The complex development of breast cancer, and how it is treated

Written by: Professor Kefah Mokbel
Published: | Updated: 09/05/2024
Edited by: Conor Dunworth

In his latest online article, renowned consultant breast cancer surgeon and researcher Professor Kefah Mokbel gives a succinct explanation of what happens inside the body when cells become cancerous. He also delves into the various treatments for breast cancer, and whether or not a permanent cure is possible.


Why does cancer sometimes come back after initial treatment?

Although surgery and systemic drugs may eradicate visible tumours, dormant cells often survive, lying in wait for opportune moments to awaken and proliferate. The primary breast and regional lymph nodes serve as preferred sites for these reawakened cells to flourish, driven by familiarity and the availability of suitable infrastructure, known as the breast homing phenomenon. Consequently, patients who underwent lumpectomy and radiation therapy are more susceptible to local relapse. In the absence of the breast following mastectomy, dormant cells may seek refuge in distant organs, heightening the risk of distant metastasis and mortality.


Notably, treatments like immunotherapy and radiation therapy stimulate immune responses against breast cancer, potentially reducing the risk of distant metastasis. However, the dormancy characteristic of hormone-dependent cancers presents distinct challenges, as hormonal therapy induces dormancy rather than eradication. These dormant cells may attempt reawakening triggered by changes in their epigenome and the host's vulnerability. If they succeed, they re-enter the cell cycle and start proliferating, leading to cancer relapse. The reawakening of these cells serves as a warning sign of further reawakening in other dormant cancer cells, which could be resistant to the ongoing treatment the patient is receiving.


Conversely, cancers susceptible to the immune system, such as ER-negative and/or HER2-positive tumours, are more likely to achieve permanent cure with immunotherapy in responders.


In this complex ecosystem, less aggressive breast cancer cells compete with their fitter counterparts for resources, prompting a crucial question: Can systemic therapy be adjusted to spare some less aggressive cells? This delicate balance might be the key to restraining the growth of more aggressive cells by limiting their access to vital resources. Employing drugs in mixtures, sequences, and rotations akin to using insecticides could offer a more effective approach to prevent the proliferation of treatment-resistant cells.



Is a permanent cure possible?

To attain a permanent cure for breast cancer, the focus must shift towards eradicating dormant stem cells or preventing their reactivation through molecular targeting drugs that can be used in combination with existing therapies. Immunotherapy holds promise for cancers with clear molecular targets, offering hope for a future free from the shadow of breast cancer. It is worth highlighting that certain diet and lifestyle modifications are likely to play an important role in eradicating dormant cancer cells or preventing them from reawakening.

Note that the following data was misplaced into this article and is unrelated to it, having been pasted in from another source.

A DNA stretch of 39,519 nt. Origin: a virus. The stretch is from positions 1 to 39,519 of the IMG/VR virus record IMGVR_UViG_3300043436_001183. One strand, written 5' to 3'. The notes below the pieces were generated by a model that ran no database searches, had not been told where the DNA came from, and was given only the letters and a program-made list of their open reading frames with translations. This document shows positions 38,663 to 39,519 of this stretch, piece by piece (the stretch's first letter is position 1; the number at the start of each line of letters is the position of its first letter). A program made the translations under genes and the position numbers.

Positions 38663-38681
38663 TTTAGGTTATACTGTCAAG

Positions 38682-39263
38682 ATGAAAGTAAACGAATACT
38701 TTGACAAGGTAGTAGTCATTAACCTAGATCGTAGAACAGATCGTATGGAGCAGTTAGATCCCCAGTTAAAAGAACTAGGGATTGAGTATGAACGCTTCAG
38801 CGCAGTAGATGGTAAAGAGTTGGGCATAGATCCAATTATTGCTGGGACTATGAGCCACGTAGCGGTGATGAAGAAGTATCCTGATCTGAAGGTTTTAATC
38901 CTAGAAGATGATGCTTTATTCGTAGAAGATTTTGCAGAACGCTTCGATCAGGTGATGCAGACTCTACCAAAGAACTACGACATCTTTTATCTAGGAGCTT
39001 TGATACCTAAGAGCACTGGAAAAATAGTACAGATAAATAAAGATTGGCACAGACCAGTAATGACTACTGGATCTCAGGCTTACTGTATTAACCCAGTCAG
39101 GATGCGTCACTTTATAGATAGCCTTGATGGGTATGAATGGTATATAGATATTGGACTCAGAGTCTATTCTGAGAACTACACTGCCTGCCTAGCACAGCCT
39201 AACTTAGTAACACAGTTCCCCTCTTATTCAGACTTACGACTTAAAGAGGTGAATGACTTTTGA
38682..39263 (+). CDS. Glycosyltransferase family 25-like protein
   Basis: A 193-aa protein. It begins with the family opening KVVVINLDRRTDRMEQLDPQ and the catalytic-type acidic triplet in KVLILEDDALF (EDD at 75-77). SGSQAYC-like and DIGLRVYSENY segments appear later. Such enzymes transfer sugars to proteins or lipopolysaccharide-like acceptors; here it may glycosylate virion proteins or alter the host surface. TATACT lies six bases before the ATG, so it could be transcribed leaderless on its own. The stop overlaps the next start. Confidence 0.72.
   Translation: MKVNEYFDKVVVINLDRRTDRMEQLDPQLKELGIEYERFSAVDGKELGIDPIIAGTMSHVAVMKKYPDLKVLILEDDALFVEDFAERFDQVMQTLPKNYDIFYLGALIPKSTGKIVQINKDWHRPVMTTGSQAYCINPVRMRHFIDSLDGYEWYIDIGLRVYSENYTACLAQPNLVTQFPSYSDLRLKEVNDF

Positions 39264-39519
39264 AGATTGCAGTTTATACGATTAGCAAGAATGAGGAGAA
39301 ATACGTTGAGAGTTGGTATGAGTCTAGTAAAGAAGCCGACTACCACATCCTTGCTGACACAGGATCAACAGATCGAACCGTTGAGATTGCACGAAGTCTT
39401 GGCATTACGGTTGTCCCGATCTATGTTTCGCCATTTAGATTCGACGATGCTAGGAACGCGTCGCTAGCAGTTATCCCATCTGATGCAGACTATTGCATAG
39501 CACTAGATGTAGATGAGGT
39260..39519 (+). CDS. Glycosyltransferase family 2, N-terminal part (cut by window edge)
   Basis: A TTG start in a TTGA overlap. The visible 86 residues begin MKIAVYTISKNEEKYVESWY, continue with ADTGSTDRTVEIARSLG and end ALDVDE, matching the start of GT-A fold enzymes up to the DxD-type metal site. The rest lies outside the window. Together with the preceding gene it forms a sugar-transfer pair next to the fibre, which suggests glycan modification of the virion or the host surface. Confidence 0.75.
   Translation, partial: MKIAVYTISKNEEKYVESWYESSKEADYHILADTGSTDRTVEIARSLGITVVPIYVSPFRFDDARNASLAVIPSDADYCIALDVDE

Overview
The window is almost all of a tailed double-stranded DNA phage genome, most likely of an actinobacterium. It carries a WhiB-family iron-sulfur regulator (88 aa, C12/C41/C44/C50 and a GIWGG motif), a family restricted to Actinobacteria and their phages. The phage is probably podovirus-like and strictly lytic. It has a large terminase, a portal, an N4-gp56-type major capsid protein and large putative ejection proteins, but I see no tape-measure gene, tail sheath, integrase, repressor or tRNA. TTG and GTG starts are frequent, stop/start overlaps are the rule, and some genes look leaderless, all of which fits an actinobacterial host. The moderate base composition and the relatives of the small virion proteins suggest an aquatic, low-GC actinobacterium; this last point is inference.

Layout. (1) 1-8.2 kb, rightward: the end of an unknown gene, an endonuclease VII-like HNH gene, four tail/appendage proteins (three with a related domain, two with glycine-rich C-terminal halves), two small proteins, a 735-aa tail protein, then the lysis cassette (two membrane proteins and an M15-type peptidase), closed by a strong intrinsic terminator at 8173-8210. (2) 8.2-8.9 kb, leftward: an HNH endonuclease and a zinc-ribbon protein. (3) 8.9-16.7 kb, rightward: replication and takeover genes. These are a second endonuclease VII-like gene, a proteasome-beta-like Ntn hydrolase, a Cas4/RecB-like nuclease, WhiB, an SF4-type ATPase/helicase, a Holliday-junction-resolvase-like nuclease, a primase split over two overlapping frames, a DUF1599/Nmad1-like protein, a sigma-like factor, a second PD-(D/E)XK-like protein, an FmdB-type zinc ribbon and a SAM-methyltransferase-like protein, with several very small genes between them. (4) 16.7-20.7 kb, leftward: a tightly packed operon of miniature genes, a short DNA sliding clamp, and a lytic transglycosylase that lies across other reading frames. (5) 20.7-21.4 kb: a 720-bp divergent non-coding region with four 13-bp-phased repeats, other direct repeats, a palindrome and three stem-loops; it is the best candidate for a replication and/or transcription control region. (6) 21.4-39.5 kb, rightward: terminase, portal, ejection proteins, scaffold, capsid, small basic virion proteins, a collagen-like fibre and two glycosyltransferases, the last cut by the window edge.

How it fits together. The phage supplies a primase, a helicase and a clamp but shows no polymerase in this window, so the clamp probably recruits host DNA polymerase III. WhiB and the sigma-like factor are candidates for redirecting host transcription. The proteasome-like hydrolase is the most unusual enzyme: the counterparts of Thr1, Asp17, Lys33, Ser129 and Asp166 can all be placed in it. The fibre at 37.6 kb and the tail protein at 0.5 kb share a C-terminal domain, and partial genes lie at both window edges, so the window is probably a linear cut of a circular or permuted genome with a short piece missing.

Professor Kefah Mokbel is a renowned consultant breast cancer surgeon and researcher based in London. If you would like to book a consultation with Professor Mokbel, you can do so today via his Top Doctors profile.

By Professor Kefah Mokbel

Professor Kefah Mokbel is an internationally renowned breast cancer surgeon and researcher who specialises in the multidisciplinary care of patients with breast cancer. He is the lead oncoplastic breast surgeon at the London Breast Institute. His areas of expertise include breast cancer detection, oncoplastic breast surgery, breast screening, breast cysts and lumps and breast implants. In addition, he is an honorary professor of breast cancer surgery at Brunel University London and the founder and president of a UK cancer charity; Breast Cancer Hope.

Following the completion of his undergraduate medical education at the London Hospital Medical College in 1990, Professor Mokbel pursued surgical training at the Royal Marsden, Charing Cross, Chelsea and Westminster, Saint Mary’s and St Bartholomew’s hospitals and completed his higher surgical training as an oncoplastic breast surgeon in 2000. Professer Mokbel has won various prestigious prizes, awards and honours during his educatiom, training and postgraduate career. 

He qualified as a Fellow of the Royal College of Surgeons in 1994 and was then granted the Master of Surgery degree in 2000 by The Imperial College of Science, Technology and Medicine for his research in the field of molecular biology of breast cancer.

Professor Mokbel's research interest lies in the field of molecular biology and the clinical management of breast cancer and aesthetic breast surgery. This includes breast reconstruction following mastectomy and augmentation mammoplasty using implants and fat transfer. In addition, he has authored or coauthored more than 400 scientific papers, editorials, commentaries and textbook chapters (Google Scholar H-index = 51 and I10-index = 170) and has authored 14 textbooks aimed at medical students and postgraduate doctors. His current academic interest is focused on how to apply the advances from clinical trials to daily surgical practice. He is also currently a member of the editorial board of various global medical journals and has peer-reviewed for renowned journals such as The Lancet. 

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